The first two columns take up 2 cols and the last column takes up 8 columns of Bootstraps 12 available. I’ve created a border in my own styles around these columns to make the contrast easier to see.
Here are the three columns on a large screen:
And here are the same 3 columns displayed on a phone (the breakpoint was set to “sm”), the columns responsively stacked one on top of the other to be accessible with a phone or tablet.
The cornerstone of most websites is the navigation bar. Typically, you’d place the main navigation bar for your website at the top of the page. There are many options available for navigation bars, but we’ll just focus on a simple navigation bar here to get you started.
Here’s a navigation bar based on an example provided on the Get Boot Strap website. This navigation bar includes a dropdown that’s available for larger screen sizes (laptops and desktops) and a so-called “Hamburger menu” which is easily usable from a mobile device. There’s a navigation bar brand on the left side and an inline search form on the right side (for visitors to search your website).
Here’s what this navigation bar looks like on desktops.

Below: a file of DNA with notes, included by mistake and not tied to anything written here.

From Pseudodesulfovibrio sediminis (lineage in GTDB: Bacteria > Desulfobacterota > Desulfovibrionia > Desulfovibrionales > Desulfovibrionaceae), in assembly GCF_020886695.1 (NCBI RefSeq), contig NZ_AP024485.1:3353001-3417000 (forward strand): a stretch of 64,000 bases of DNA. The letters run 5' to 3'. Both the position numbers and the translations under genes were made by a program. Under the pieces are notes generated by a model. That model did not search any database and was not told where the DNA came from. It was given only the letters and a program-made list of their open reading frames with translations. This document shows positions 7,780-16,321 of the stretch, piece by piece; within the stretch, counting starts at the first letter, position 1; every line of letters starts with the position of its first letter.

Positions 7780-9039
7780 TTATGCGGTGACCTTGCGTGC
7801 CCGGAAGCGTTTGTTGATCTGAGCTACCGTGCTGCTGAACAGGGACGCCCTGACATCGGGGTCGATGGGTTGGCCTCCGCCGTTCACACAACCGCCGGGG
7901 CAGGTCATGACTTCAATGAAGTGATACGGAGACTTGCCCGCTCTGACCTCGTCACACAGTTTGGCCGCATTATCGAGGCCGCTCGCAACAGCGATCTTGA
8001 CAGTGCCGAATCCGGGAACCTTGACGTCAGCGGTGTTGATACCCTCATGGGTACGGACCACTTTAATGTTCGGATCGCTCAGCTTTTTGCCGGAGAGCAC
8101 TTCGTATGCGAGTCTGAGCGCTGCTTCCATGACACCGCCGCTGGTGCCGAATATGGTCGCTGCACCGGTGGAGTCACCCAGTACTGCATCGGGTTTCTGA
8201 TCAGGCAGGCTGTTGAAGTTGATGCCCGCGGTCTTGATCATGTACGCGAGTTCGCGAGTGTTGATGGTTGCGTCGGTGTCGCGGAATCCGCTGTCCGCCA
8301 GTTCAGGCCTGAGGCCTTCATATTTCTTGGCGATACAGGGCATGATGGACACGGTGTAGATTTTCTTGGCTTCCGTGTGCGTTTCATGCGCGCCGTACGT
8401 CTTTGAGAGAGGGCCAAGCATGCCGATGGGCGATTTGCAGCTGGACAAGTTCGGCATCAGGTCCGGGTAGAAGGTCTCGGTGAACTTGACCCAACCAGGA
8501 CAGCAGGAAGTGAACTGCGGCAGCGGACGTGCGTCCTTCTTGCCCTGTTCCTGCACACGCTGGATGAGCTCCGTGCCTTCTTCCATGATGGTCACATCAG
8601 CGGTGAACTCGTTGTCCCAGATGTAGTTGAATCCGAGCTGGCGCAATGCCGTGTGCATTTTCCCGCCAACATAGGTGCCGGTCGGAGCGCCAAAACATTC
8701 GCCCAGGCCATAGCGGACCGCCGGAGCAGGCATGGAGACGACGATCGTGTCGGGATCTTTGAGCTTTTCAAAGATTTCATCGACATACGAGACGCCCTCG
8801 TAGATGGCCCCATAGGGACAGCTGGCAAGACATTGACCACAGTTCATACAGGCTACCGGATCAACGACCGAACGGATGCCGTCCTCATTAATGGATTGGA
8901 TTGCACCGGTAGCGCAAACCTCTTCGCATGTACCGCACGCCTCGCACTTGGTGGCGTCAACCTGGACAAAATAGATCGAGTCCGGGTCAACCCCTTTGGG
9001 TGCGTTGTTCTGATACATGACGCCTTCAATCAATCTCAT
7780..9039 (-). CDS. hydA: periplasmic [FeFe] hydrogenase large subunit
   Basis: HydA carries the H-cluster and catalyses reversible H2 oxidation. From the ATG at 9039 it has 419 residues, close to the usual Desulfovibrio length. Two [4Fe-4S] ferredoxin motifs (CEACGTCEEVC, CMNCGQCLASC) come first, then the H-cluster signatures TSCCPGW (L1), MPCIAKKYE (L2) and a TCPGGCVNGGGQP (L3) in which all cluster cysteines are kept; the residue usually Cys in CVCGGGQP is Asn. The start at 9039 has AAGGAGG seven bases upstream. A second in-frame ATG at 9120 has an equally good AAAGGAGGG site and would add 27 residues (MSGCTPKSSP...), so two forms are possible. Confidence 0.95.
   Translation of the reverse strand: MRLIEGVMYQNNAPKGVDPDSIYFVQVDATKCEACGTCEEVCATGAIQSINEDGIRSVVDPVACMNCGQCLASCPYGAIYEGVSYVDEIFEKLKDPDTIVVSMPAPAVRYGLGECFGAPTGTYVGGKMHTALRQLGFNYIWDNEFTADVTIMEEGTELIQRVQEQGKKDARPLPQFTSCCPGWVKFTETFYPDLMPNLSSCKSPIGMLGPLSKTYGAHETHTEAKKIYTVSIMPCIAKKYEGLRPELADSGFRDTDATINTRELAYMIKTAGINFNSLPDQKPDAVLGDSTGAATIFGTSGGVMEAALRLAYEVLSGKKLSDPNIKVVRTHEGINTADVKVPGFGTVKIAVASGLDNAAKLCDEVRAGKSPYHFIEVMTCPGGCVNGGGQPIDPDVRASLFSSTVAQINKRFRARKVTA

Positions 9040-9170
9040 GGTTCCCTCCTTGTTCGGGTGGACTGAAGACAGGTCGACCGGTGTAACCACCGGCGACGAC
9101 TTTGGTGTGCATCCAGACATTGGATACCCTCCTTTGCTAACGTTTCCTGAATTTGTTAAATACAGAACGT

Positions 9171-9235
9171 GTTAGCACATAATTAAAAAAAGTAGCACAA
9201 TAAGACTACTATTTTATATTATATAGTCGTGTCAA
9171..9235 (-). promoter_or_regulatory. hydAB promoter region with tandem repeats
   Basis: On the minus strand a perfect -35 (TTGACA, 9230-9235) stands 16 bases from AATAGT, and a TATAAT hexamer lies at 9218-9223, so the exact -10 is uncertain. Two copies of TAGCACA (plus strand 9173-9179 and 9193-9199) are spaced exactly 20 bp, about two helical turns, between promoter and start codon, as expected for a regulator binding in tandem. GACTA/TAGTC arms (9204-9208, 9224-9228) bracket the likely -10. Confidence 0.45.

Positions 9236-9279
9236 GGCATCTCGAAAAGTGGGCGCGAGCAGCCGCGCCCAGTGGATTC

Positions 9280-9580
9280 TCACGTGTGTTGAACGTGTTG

And here’s what this navigation bar looks like on tablets and phones. A “hamburger menu” replaces the navigation and all items are stacked for easier access from a tablet or phone viewport.
Bootstrap 4.0.0, like past Bootstrap versions, has default typography styles that you can override with your CSS.
Bootstrap 4 applies a default body text style to the HTML element is 16px, applying the 1rem (equal to the HTML element) font size to the body element.
Because Bootstrap uses the native font stack (website visitors default fonts), the defaults fallback to Helvetica Neue, Arial, and sans-serif.
Bootstrap supports .h1 (Semibold 36px) through h6 (Semibold 12px) by default.
Bootstrap takes headings a step beyond ordinary HTML headings with “Display Headings, intended to really stand out from ordinary headings, supporting four sizes: .display-1, .display-2, .display-3, and .display-4.
The Lead sentence and Mark
To make your “lead” sentences stand out, use Bootstrap’s .lead class. Use the <mark> element to highlight key points.
The <blockaquote> element is standard in HTML5, though you can apply Bootstrap’s styling to it using the .blockquote class.
You can include the <footer> and <cite> elements within the blockquote.
You can use Bootstrap’s .list-unstyled class for lists without the list-style and left-margin. To display lists inline you can use .list-inline and .list-inline-item
Of course, you can use ordinary ordered and unordered lists as well either block or inline.
For Boostrap forms, apply the .form-control class using textual <input>, <textarea>, and <select> elements. The best practice to get the spacing right is to wrap the labels and controls within a <fieldset> using Bootstrap’s .formgroup class, though you can use a <div> if you prefer.